The vampire in question is a foreign woman who brings ruin to two brothers whose jealousy leads to the destruction of all three. She appears in the form of a vampire bat in order to attacks her victims leaving the traditional red mark on the throat – this text was published after Dracula which mentions both that the vampire can transform into a bat, but also the existence of the species, the vampire bat. The narrator does not question the fact that there is a vampire bat living in a British home: whilst this could be a side-effect of bad research on behalf of the author (oh, Wikipedia, what would we do without you?), it also suggests an unconscious absorption of foreign myth and monsters into British culture. The vampire is increasingly given a British passport for the pages of Victorian fiction.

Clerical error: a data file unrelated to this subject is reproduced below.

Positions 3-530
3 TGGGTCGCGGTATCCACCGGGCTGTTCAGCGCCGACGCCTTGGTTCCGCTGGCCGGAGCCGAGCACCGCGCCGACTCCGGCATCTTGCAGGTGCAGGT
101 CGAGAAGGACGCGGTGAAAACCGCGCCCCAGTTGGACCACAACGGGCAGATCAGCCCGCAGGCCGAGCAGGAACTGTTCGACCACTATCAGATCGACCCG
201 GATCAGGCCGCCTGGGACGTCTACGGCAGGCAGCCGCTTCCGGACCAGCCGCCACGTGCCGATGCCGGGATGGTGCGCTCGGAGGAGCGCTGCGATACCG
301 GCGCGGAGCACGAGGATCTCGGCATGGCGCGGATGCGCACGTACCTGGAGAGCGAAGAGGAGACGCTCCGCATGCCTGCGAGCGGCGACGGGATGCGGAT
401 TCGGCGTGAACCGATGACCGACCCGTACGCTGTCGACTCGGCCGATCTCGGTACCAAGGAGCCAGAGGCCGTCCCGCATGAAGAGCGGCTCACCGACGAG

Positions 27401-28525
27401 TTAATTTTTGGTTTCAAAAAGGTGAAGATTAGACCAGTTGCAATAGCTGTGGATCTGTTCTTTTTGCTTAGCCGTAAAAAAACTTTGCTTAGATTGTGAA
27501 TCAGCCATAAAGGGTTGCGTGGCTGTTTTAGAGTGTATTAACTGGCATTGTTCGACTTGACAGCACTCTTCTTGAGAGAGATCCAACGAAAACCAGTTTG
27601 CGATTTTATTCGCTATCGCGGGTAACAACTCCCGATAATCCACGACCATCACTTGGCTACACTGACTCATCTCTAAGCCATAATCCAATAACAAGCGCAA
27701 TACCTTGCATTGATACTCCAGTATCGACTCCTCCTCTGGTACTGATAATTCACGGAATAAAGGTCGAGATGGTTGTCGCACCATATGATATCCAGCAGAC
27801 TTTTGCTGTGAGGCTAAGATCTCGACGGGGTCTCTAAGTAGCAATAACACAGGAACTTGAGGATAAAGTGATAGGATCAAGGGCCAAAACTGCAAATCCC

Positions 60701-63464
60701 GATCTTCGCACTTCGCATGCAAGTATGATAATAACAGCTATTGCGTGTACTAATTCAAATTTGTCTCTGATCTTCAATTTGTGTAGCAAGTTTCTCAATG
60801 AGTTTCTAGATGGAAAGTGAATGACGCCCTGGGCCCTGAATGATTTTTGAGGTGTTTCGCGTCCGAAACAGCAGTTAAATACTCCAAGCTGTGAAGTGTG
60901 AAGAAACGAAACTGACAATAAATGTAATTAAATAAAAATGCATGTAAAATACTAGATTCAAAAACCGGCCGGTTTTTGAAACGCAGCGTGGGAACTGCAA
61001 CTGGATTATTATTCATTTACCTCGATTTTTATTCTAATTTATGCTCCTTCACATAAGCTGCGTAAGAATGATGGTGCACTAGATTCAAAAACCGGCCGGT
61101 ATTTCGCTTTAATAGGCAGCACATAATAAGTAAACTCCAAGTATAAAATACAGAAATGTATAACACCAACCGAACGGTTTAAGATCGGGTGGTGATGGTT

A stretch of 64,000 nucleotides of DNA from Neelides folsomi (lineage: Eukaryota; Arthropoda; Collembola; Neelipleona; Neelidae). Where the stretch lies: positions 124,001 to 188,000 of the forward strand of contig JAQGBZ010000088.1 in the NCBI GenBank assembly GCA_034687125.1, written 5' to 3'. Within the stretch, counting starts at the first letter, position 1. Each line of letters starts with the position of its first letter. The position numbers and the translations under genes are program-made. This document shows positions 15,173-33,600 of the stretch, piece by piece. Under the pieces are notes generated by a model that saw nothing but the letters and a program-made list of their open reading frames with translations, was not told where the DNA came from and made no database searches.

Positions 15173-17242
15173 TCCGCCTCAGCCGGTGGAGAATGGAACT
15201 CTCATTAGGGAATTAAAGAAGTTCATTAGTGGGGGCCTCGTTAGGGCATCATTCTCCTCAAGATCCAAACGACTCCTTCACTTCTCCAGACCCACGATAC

Whilst it is not clear whether the vampire is already turned once she arrives on British soil, or whether she is only becomes a revenant after her death, she is certainly described as being sordid from the beginning. Her proclivities are deliciously swept aside under the banner of being “too terrible to speak of” – the unspeakable quality of the Gothic being a recurring theme. It was noted that this calls to mind The Accursed, as Joyce Carol Oates repeatedly used the ‘unspeakable’ within her Gothic tome. In “The Stone Chamber”, both the activities of the female vampire, and the attempted rape of a serving girl and the protagonist’s virginal fiancée are elided in their unspeakable quality. This suggests that female sexuality in all its forms was to be hidden from view: either to protect the female body from society, or society from the female body. The attraction of the fiancée according to the narrator, once he has been bitten by the vampire, is her delicate fragility. The more she shies away and grows faint, the more his predatory instincts are inflamed. The passivity of the female character is both ‘proper’ and to be admired, but also leaves them open to masculine domination. This dichotomous relationship between the male/ female in heteronormative texts recurs throughout vampire texts.